Nearly half a million dogs* are still being fed human chocolate despite the fact it could kill them, PDSA warned today.
The UK’s leading vet charity has issued a plea to pet owners ahead of Easter, amid fears that many owners may be tempted to ‘treat’ their dogs to Easter eggs and cake.
With just a small bar of dark chocolate enough to fatally poison a small dog such as a Yorkshire Terrier, PDSA vets say they are bracing themselves for the annual increase in admissions for chocolate poisoning cases.
The charity’s latest PDSA Animal Wellbeing (PAW) Report reveals that 5%* of dogs have been fed human chocolate despite it being toxic and potentially life-threatening.
PDSA vet, Vicki Larkham-Jones, said: “Every year pets require emergency treatment after falling victim to the harmful effects of theobromine – an ingredient in human chocolate. The high sugar content of chocolate is no good for pets’ waistlines or teeth either, contributing to obesity and dental disease.
“At Easter and Christmas our vets are on standby for a rise in cases of chocolate poisoning, which in some cases can be very serious and sometimes even fatal.
“Most pet owners love giving their pet a treat but some are still unaware of the dangers of human chocolate. Easter should be a time of celebration but making a simple mistake through a lack of awareness could actually mean the difference between life and death for your pet.”
Thanks to funding support from players of People’s Postcode Lottery, PDSA is educating more pet owners than ever about the dangers of chocolate poisoning this year. Vets are also alerting people about the risks of other popular Easter goodies such as raisins, peanuts and coffee beans which can be potentially lethal to pets due to the chemicals they contain.
The effects of chocolate poisoning in dogs usually appear within four hours of eating, and can last as long as 24 hours.
Initial signs can include excessive thirst, vomiting, diarrhoea, a tender tummy and restlessness.
These symptoms can then progress to, tremors, an abnormal heart rhythm, raised body temperature and rapid breathing.
In severe cases dogs can experience fits, kidney failure or even death.
High quality dark chocolates, which often contain the largest cocoa solids content, pose the biggest risk to dogs.
Vicki added: “Owners should store chocolates in the same way as medicines when they have pets in the house– safely and securely. If you can’t resist giving them a little Easter treat, make sure it is something pet-friendly, suitable and safe. A game with a new toy or a nice long walk is a very good alternative – it might make you feel fitter as well.”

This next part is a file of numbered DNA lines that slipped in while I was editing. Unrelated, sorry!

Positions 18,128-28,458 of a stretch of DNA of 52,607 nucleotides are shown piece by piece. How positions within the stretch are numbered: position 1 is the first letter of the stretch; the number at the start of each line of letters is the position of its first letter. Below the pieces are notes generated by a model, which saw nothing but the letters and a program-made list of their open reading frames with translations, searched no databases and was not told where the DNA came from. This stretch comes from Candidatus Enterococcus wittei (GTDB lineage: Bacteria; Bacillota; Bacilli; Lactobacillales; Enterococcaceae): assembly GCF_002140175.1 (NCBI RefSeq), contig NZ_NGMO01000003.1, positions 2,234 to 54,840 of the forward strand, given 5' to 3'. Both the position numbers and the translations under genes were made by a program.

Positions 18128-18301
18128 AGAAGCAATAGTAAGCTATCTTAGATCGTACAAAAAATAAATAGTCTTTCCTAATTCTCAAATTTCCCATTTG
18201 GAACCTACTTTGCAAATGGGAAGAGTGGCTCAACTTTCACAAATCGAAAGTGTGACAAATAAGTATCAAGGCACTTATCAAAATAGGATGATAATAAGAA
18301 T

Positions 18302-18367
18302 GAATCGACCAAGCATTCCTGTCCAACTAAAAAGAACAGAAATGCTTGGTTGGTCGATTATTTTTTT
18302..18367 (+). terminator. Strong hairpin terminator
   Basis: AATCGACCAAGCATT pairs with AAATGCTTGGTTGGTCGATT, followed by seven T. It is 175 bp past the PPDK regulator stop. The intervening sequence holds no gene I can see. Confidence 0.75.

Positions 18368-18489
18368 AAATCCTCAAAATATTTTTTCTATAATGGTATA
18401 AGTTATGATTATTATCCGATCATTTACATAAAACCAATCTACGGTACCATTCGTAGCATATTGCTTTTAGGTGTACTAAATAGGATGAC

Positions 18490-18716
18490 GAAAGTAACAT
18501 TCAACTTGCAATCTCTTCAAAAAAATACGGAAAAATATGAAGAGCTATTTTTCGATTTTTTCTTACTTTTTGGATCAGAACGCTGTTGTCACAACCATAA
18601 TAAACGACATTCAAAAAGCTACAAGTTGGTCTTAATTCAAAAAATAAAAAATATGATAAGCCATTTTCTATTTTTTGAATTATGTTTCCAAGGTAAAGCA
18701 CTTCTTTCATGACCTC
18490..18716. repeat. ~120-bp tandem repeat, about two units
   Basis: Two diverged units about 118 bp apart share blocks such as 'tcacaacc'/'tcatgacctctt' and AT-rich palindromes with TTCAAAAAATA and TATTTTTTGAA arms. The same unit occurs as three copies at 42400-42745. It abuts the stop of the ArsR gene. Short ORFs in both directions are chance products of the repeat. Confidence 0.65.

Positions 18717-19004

Justine said: “Jessie usually greets me when I come home but this time she was subdued and quieter than usual, and her tummy looked really swollen. I was really worried, then when I found the ‘tin-foil massacre’ remains of the wrappers I immediately called Croydon PDSA, who advised me to bring Jessie straight in.”
PDSA Vet Nurse Rachel Beedle, said: “Chocolate is poisonous to dogs as it contains a chemical called theobromine, which can cause kidney failure. Although milk chocolate has lower levels of theobromine than dark chocolate, Jessie had eaten a large amount; which could have proved fatal.”
“Most of the chocolate was still in Jessie’s stomach so she was given medication to make her sick. She had also swallowed some foil wrapper, which could have caused further internal damage. Jessie was then given activated charcoal to prevent any further absorption of the toxins.”
Thankfully Jessie responded well to the treatment and was able to go home that evening. Owner Justine said: “When I arrived to collect her, I couldn’t believe how quickly Jessie had recovered – she was bouncing about and making friends with all the receptionists!”
Vet nurse Rachel added: “Jessie made a full recovery and there was no lasting damage from her ordeal. But vets see hundreds of cases of chocolate poisoning a year and, sadly, not all have a happy ending.”
Justine now keeps all chocolate locked away in high cupboards, well out of reach of prying paws to prevent any further incidents. She added: “I knew chocolate wasn’t good for dogs but I didn’t realise how toxic it was. Without the treatment from PDSA she could have died. I’m so grateful to PDSA for their help, as she means the world to my family. I work part-time but it’s difficult to make ends meet, I don’t know what I would’ve done without them.”